Multiple Myleoma: Symptoms, Diagnosis and Treatment

November 12, 2012

Multiple Myleoma: Symptoms, Diagnosis and Treatment

Multiple myleoma, also called plasma cell myleoma, is a cancer of the bone marrow plasma cells. Plasma is a liquid used by the body’s immune system to make antibodies that kill invading microorganisms. But for a person with plasma cell myleoma, bone marrow can no longer produce normal blood. Instead, the plasma cells grow out of control and produce growths on bones. The most common bones affected are the ribs and spine.

It is unknown what causes multiple myleoma. However, older people who have undergone multiple radiation treatments are most prone to getting it. It very rarely affects children or young adults.


The most common symptoms of multiple myleoma are:

  • Anemia or feeling tired all of the time. This is due to problems in bone marrow making enough healthy red blood cells.

  • Increased body infections because the normal antibodies in the blood are no longer present.

  • Fever

  • Problems breathing due to blood cells not being able to carry oxygen efficiently around the body

  • Sudden strange bleeding from bodily orifices

  • Pain in the bones where the growths are, such as the ribs and spine

  • Numbness, tingling sensation or weakness in the arms or legs. These are caused by bony growths pressing onto sensitive nerves.


Never try to self-diagnose. Some symptoms of multiple myleoma are nearly identical to other medical problems. These symptoms do not o away by themselves and tend to worsen over time. If plasma cell myleoma is caught early enough, there is a good chance of recovery.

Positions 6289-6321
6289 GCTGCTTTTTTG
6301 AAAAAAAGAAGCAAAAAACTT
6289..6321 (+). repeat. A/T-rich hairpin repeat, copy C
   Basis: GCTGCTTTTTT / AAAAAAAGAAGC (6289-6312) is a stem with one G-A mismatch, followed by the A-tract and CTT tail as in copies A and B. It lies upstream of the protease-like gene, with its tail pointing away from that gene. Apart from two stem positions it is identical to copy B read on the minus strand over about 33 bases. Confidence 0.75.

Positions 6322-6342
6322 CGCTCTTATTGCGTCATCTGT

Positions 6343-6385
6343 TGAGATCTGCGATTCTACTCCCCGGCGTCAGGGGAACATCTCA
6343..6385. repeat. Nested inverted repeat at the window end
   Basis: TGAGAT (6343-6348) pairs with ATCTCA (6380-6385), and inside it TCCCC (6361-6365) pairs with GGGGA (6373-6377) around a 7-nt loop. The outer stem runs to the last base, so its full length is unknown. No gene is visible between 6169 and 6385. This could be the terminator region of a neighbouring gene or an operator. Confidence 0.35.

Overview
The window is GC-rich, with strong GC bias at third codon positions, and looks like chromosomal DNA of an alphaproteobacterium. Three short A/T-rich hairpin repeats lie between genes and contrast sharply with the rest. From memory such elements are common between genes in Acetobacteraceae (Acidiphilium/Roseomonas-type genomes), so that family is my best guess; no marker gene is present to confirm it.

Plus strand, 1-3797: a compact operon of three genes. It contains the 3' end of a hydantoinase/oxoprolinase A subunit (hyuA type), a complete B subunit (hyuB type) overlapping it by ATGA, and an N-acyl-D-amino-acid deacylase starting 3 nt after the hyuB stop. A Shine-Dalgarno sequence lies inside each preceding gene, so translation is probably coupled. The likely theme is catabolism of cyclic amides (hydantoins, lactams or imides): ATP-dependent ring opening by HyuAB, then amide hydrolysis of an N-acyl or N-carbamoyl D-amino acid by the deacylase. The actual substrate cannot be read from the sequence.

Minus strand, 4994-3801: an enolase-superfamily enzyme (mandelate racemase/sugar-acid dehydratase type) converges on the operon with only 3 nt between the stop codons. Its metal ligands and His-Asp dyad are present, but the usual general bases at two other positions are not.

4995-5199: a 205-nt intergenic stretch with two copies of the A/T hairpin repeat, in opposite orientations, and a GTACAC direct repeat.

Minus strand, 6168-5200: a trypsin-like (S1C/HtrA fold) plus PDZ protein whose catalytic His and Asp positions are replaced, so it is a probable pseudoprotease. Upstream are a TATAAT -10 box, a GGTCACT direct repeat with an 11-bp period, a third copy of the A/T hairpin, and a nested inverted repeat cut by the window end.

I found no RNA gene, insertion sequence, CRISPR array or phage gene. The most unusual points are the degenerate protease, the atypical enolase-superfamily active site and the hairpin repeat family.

Patients will undergo numerous tests, including but not limited to:

  • Blood test for a complete blood cell count (CBC) People with myleoma tend to have abnormally low numbers of platelets and red blood cells.

  • Blood tests for calcium, protein and kidney function indicators – other factors which could cause symptoms but do not necessarily mean cancer

  • Urinalysis to check for normal levels of natural antibodies and proteins

  • Bone density checks or dual-emission X-ray absorbtiometry (DEXA or DXA) scans

  • X-rays of bones

If these tests are positive, then often a patient will need a bone marrow biopsy in order to clinch the diagnosis. This test is not done first because it is a 30 minute, painful procedure and often requires anesthesia. Often, it can be done in a doctor’s office but sometimes a patient may need to be hospitalized.


Treatment depends on the general health of the patient and how far advanced the cancer is. Treatment choices include radiation treatment to shrink tumors and medications. Both may be used depending on the patient’s circumstances. Many medications are used in combination for treatment, including but not limited to:

  • Bisphosphonatesto ease bone pain and strengthen affected bones

  • Doxil

  • Melphalan to stop cancer cells from growing

  • Thalidomide for people in early stages of this cancer

  • Bortezomib to kill cancer cells in more advanced cases

  • Cyclophosphamide

  • Dexamethasone

Some medications for multiple myleoma need to be administered intravenously. This procedure is usually done in a doctor’s office.

If medications and radiation therapy are not enough, then a patient with multiple myleoma will need a bone marrow transplant. If the bone marrow is grown using stem cells from the patient, then they have a good chance of the body not rejecting the transplant.

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